No evidence to back claim of VapoRub death
A viral Facebook post claims a 2-year-old boy died after his mother applied Vicks VapoRub to his skin, but the manufacturer and authorities in U.S. and Mexico say they have no record of such a death.
Posts shared by several websites including smag31.com and naij.com in the past two months reference a Mexican mother who applied the ointment to her sick toddler son's body, including under his nose in order to help him breathe. The post says he later was found dead due to inflammation of the respiratory tract. The story blames camphor in the ointment for the death.
The story does not name the mother, the baby or the place of death. Versions of the story have been posted in previous years, with some including a reference to a woman named Elena who works in a tortilla factory.
U.S. Food and Drug Administration spokeswoman Andrea Fischer said a search of a database dating back to 1968 reveals no deaths of children using VapoRub. Reporting of adverse reactions to medication by health care professionals or consumers is voluntary, she said.
The office representing Mexico's health secretary also said it had no record of any death caused by VapoRub.
Velvet Gogol Bennett, a spokeswoman for VapoRub-maker Procter & Gamble Co., said the Cincinnati-based company has investigated the story's claims but it has never received any notification from any local health authority, hospital, doctor or "official news organization anywhere in the world."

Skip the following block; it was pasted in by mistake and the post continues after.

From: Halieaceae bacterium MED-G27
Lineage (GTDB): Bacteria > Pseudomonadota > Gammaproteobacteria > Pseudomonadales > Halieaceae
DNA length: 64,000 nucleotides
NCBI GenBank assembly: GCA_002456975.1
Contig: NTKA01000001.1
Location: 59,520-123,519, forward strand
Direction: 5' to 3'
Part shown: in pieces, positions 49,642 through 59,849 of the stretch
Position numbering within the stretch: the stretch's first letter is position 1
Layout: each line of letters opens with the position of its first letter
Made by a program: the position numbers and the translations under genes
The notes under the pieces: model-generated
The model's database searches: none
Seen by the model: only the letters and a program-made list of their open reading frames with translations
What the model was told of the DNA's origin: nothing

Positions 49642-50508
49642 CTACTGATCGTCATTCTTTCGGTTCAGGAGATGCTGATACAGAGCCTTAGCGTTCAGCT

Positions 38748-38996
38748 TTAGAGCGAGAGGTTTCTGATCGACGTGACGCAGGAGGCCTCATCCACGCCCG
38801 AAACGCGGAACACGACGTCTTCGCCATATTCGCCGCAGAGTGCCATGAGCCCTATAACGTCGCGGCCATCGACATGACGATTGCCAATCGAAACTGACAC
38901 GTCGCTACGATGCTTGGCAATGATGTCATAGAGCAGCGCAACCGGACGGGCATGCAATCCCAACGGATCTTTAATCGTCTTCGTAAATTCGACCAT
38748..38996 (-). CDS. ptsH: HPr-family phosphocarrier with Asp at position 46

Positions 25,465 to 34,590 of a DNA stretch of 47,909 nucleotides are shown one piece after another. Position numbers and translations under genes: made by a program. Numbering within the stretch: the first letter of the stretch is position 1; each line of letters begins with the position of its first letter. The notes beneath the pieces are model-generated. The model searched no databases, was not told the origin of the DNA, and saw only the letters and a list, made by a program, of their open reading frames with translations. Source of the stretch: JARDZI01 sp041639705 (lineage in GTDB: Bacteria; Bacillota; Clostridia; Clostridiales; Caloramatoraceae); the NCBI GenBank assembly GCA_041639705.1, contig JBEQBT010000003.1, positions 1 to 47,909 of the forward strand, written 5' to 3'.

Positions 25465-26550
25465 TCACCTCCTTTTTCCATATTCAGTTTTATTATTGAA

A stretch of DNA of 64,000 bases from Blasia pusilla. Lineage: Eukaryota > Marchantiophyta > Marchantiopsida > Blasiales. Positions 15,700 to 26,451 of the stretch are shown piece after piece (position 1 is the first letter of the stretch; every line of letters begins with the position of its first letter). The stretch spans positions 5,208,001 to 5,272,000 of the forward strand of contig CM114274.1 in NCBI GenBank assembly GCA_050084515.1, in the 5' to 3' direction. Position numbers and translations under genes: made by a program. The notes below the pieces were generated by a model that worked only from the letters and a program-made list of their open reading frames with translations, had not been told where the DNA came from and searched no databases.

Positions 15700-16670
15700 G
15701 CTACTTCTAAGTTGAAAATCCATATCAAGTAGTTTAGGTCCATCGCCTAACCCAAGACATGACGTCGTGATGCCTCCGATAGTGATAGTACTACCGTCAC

VapoRub contains low, government-approved doses of camphor. The label advises against VapoRub's use in children younger than 2 and says the cough-suppressant shouldn't be applied near the mouth or in the nostrils. P&G also markets a Vicks BabyRub for infants 3 months and up that doesn't contain camphor.
Camphor use on young children has been a subject of concern for doctors. A 2009 report in the journal Pediatrics described three New York City toddlers who suffered seizures after they had eaten camphor products, inhaled camphor or had it rubbed on them for colds. The products included folk remedies, pesticides and air fresheners.
The labeling on VapoRub was supported by findings from a 2009 study by Wake Forest University researchers published in the journal Chest, although it suggested VapoRub could cause respiratory distress in infants and small children.